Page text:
The context

The UN predicts the population of the world will reach almost 10 billion. Meanwhile, 14% of all food produced is wasted before it even reaches consumers. As we look to feed an ever-growing number of mouths, it is clear existing food supply chains aren’t fit for purpose. Growing crops closer to the point of use will fight waste and limit environmental damage.

The project

Green City Farming is making the way we grow crops greener, more efficient and more sustainable. Drawing on and applying Expleo engineering expertise relating to fluid water, plastic component modelling and electrical power systems it has been able to conceptualise and develop a method that allows crops to be grown in urban environments where they are needed, in large volumes. Using a combination of hydroponics and aeroponics – approaches that allow crops to be grown without soil, using mineral solutions in water or mists – the Urban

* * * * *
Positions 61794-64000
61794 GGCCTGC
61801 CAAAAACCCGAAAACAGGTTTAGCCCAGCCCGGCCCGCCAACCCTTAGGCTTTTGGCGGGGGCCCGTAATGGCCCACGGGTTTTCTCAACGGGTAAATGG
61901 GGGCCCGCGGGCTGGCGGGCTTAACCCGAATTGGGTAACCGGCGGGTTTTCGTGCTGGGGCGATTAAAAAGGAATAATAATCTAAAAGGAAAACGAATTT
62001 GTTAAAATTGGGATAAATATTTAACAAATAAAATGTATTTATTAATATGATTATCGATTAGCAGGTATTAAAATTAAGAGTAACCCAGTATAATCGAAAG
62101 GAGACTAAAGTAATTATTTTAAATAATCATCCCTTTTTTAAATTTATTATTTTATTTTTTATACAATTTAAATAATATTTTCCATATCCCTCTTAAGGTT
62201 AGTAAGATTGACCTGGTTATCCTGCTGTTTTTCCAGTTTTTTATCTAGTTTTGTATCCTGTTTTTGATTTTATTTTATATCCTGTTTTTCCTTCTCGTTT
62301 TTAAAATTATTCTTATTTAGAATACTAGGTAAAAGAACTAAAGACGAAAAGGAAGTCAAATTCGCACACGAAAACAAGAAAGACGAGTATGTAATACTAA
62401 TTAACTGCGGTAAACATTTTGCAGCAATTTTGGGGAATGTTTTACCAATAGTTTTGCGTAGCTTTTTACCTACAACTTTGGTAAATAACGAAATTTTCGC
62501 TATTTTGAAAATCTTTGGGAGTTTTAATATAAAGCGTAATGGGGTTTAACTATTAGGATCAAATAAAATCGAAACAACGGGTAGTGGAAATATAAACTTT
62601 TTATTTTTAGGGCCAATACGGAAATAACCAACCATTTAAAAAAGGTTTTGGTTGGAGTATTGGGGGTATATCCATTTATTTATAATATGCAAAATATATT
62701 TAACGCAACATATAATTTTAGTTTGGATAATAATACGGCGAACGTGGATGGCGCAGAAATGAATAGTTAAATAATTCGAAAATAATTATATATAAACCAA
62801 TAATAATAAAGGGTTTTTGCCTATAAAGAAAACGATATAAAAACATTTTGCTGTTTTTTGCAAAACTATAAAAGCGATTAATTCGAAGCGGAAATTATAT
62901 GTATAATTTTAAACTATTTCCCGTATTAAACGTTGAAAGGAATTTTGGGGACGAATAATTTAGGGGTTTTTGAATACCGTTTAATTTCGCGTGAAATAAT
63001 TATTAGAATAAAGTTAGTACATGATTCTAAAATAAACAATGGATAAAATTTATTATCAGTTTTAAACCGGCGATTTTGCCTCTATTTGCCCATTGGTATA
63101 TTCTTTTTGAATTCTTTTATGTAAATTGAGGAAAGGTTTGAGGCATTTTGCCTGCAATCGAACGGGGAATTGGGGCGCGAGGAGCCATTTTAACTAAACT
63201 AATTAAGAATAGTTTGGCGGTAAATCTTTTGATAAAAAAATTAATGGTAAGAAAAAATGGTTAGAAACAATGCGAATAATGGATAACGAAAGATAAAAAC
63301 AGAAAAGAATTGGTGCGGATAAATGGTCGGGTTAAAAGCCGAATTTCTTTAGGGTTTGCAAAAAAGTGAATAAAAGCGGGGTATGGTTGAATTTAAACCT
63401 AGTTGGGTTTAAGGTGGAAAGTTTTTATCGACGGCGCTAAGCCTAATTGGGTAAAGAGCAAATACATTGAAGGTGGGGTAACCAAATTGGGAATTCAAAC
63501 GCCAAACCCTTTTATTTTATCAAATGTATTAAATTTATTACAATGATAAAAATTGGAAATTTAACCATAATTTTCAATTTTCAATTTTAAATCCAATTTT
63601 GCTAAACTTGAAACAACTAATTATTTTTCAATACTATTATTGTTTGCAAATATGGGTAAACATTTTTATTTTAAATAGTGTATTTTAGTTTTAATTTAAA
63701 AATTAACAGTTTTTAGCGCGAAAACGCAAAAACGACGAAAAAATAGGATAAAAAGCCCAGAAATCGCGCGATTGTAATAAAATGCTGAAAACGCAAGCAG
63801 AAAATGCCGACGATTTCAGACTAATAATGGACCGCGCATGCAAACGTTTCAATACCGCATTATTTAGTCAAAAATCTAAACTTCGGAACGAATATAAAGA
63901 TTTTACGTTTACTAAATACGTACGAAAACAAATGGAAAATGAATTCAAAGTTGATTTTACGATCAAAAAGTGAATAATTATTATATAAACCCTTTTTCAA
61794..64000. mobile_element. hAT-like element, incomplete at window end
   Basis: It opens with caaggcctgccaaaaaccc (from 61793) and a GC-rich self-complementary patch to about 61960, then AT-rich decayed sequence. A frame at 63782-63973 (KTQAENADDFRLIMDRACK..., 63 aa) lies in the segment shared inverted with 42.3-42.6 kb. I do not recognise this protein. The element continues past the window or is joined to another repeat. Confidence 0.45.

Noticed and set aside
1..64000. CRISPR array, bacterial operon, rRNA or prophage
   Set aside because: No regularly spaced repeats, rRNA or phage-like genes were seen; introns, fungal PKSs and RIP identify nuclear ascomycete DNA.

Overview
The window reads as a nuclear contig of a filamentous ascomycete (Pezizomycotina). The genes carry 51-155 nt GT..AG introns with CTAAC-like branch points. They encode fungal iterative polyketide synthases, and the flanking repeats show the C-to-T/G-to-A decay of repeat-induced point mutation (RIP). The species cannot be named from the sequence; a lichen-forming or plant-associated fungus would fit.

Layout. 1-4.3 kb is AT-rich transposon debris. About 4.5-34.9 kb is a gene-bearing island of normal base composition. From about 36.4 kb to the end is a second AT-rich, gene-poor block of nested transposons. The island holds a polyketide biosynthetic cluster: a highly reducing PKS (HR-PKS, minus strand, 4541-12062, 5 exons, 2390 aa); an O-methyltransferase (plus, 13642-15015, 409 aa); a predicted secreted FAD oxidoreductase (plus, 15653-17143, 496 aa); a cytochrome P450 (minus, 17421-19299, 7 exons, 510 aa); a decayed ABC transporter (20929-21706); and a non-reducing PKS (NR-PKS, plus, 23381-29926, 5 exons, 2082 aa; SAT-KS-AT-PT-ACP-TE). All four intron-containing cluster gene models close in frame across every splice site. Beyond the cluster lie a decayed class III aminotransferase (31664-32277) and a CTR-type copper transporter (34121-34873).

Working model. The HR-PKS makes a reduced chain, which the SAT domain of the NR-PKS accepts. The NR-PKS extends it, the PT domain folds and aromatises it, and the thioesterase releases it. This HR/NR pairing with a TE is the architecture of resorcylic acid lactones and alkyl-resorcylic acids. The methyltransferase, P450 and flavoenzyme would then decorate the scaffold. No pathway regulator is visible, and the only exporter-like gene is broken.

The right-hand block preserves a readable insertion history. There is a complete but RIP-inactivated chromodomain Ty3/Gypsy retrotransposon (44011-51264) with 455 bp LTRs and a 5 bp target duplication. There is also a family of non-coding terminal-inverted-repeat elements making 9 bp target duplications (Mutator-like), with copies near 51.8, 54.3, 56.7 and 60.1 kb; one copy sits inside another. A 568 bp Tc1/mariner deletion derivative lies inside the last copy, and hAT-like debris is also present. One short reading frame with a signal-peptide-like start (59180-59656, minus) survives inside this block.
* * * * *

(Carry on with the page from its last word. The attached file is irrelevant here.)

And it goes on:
Vertical Agriculture method will help communities produce and feed themselves using their own sustainable crops.



Urban Vertical Agriculture has the potential to help alleviate the food crisis that faces our growing population. Farming is one of the greatest threats to freshwater supplies worldwide, but this new soil-less method has the potential to address that, using 90% less water than
traditional methods. The use of low-energy LED lighting minimises both energy usage and heat generation. Moving production closer to the point of use will shorten supply chains, reducing carbon emissions and costs. Furthermore, protection from insects and bacteria means crops are non-GM and pesticide-free.

What’s next?

The project has now moved past the conceptual level to real-world deployments with use across commercial kitchens looking to provide ‘farm to table’ experiences. While created for urban environments, pilots are ongoing in South Africa as proof of space-effective farming. Meanwhile, conversations with facilities management groups are ongoing as they look to develop green, multi-use spaces in cities and towns.

Case studies